Figure 2. Development of subjective vertigo (V) due to cochlear implantation. Data show a reduction in subjective vertigo can be achieved due to implantation of cochlear implant electrodes.

tinnitus-vestibular-function-posturographic

Figure 3. Development of vestibular function and posturographic test results depending on cochlear implantation. Both tests show an improvement after cochlear implantation.

tinnitus-implantation-cochlear-electrodes

Figure 4. Development of subjective tinnitus (T) due to cochlear implantation. A reduction of subjective tinnitus could be achieved in correlation with implantation of cochlear electrodes.

Discussion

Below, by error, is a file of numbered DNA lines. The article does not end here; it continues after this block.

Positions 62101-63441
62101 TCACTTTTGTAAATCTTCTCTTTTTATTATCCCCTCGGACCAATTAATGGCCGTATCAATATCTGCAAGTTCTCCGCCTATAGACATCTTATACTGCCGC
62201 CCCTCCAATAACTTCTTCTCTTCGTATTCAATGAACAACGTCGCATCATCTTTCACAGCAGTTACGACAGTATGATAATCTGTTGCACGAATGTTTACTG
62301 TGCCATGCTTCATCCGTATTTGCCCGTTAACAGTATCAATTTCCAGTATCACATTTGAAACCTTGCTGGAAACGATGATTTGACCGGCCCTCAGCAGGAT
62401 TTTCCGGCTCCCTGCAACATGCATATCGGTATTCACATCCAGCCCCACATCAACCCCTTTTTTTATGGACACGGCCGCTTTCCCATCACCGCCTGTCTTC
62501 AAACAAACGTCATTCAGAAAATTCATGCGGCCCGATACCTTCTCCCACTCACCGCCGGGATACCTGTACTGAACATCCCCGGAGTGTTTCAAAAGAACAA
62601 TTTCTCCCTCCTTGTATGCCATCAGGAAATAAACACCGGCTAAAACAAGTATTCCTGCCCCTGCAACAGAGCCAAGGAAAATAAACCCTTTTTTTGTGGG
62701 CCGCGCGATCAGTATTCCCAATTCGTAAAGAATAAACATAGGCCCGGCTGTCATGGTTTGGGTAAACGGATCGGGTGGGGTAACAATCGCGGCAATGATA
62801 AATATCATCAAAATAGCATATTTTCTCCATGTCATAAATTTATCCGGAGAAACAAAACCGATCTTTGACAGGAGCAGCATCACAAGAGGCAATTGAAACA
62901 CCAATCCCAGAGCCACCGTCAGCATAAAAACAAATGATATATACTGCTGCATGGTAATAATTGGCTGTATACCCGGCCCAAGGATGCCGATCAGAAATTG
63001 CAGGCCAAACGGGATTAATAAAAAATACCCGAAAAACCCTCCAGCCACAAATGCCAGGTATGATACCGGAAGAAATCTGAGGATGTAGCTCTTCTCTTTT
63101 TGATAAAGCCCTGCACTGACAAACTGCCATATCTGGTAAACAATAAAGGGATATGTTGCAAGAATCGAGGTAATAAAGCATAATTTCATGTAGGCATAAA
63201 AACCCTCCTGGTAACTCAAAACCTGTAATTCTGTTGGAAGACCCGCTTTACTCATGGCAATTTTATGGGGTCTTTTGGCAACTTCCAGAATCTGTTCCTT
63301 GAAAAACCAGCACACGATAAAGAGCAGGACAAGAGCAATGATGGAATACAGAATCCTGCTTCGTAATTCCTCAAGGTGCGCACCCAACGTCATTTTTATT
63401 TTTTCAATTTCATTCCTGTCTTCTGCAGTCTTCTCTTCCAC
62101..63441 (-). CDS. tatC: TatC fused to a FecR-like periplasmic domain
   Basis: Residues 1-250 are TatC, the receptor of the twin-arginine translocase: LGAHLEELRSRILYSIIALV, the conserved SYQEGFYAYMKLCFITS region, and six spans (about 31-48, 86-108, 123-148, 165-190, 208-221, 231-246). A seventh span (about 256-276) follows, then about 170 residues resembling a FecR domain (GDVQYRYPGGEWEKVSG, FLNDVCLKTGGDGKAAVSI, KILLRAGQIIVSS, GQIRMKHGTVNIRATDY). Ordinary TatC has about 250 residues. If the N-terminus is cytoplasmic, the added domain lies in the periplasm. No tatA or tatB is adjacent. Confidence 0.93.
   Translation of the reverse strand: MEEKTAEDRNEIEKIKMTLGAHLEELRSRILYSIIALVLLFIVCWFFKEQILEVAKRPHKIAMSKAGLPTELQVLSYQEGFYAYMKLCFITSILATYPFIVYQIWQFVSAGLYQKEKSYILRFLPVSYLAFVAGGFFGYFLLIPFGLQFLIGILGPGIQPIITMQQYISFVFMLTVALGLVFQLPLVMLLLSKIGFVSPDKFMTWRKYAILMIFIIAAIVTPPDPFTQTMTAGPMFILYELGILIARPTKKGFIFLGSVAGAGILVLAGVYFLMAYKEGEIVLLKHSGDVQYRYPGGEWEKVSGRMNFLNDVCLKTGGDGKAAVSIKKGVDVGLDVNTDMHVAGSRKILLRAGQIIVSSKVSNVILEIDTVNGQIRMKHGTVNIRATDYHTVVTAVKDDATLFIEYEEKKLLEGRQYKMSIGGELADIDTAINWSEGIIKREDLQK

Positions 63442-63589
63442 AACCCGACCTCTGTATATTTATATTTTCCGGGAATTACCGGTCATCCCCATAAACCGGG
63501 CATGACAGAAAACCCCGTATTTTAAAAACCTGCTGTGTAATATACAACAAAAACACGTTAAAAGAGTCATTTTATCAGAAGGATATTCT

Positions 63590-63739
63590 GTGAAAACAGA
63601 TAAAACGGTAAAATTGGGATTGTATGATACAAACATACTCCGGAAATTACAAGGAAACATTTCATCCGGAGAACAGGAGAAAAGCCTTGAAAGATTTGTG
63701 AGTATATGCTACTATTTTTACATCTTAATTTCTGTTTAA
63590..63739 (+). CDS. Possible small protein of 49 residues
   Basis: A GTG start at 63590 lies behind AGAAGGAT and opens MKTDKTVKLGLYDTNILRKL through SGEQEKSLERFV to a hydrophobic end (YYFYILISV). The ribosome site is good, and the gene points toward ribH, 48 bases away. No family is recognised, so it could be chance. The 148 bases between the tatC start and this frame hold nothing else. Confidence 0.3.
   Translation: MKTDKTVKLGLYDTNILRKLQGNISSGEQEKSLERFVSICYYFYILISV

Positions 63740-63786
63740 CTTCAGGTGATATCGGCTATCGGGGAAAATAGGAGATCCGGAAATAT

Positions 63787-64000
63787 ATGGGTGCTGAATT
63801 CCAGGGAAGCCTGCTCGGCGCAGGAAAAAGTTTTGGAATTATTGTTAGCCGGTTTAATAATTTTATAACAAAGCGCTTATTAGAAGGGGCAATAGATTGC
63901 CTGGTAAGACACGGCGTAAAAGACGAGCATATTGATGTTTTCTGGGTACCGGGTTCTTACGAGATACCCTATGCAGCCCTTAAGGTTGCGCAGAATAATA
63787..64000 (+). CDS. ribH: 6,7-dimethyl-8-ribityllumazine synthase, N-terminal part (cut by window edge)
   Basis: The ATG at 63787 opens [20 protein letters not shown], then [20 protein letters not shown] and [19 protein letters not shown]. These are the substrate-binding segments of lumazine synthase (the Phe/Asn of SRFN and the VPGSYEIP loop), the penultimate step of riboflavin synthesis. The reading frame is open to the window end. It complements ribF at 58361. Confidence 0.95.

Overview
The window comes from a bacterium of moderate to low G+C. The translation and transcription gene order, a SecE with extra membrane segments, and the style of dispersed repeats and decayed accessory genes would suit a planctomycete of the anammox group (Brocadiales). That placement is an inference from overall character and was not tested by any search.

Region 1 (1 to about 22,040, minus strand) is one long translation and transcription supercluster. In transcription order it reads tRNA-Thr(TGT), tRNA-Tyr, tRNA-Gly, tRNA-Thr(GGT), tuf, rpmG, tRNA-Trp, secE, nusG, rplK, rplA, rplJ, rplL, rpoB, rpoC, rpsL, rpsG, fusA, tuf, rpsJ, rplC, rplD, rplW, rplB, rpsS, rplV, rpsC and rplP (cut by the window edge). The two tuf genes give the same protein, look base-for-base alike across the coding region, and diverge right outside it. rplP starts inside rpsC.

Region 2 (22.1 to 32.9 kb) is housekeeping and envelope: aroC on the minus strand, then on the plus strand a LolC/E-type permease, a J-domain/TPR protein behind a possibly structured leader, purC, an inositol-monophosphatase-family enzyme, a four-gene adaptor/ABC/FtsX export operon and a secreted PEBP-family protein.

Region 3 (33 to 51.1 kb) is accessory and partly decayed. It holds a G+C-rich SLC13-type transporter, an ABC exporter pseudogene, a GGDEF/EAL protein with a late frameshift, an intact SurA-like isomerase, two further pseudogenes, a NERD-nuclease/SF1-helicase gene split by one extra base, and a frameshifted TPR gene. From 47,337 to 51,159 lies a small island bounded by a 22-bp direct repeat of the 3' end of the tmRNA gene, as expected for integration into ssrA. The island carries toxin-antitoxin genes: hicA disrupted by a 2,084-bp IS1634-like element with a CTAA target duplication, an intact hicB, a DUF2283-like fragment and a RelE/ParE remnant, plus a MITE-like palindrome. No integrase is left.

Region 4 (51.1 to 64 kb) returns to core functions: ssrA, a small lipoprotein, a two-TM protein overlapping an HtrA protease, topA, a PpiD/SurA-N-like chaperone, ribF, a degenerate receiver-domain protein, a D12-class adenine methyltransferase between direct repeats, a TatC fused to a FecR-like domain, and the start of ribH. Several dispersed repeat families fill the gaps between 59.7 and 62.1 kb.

Development of cochlea implants rises fast, while its way from its beginning in the 18th century till now was rough [22-24]. Because of the tremendous success in speech understanding, the indication for a CI is widened. Especially in seniors, CIs become more important to enable better speech understanding and to include them therewith in the social environment [25]. It is also discussed whether better hearing can diminish dementia [26,27]. Beside improvement of speech understanding and therefore communication, the balance system plays an important role in the rehabilitation especially of older patients [27-29]. Because the inner ear function includes also the labyrinthine, this has to be observed carefully while defining the indication to CI surgery and has to be monitored after surgery. Beside this, a tinnitus - as a further source of stress - can disguise the subjective impression of a successful speech rehabilitation. One has to consider that vertigo and tinnitus are the most frequent complains after acoustic neuroma extirpation. Grauvogel et al. described a huge loss of quality of life due to the presence of these two symptoms [30]. Thus, a reduction of complains and therefore a rise in life quality should be the goal of each ENT surgeon.